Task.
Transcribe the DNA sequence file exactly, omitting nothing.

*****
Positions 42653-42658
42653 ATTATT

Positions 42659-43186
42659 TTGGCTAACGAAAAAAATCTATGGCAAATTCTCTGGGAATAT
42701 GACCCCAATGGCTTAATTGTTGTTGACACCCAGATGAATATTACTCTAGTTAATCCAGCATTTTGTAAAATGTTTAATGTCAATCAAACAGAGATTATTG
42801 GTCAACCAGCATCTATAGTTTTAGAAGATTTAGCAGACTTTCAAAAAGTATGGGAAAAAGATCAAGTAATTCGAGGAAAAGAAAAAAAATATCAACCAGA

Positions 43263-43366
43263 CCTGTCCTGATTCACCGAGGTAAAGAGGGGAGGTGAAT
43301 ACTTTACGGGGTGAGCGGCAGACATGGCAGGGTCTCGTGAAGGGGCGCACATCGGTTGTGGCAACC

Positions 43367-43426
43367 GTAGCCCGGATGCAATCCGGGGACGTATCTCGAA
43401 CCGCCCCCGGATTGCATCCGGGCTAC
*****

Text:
Positions 42653-42658
42653 ATTATT

Positions 42659-43186
42659 TTGGCTAACGAAAAAAATCTATGGCAAATTCTCTGGGAATAT
42701 GACCCCAATGGCTTAATTGTTGTTGACACCCAGATGAATATTACTCTAGTTAATCCAGCATTTTGTAAAATGTTTAATGTCAATCAAACAGAGATTATTG
42801 GTCAACCAGCATCTATAGTTTTAGAAGATTTAGCAGACTTTCAAAAAGTATGGGAAAAAGATCAAGTAATTCGAGGAAAAGAAAAAAAATATCAACCAGA

Positions 43263-43366
43263 CCTGTCCTGATTCACCGAGGTAAAGAGGGGAGGTGAAT
43301 ACTTTACGGGGTGAGCGGCAGACATGGCAGGGTCTCGTGAAGGGGCGCACATCGGTTGTGGCAACC

Positions 43367-43426
43367 GTAGCCCGGATGCAATCCGGGGACGTATCTCGAA
43401 CCGCCCCCGGATTGCATCCGGGCTAC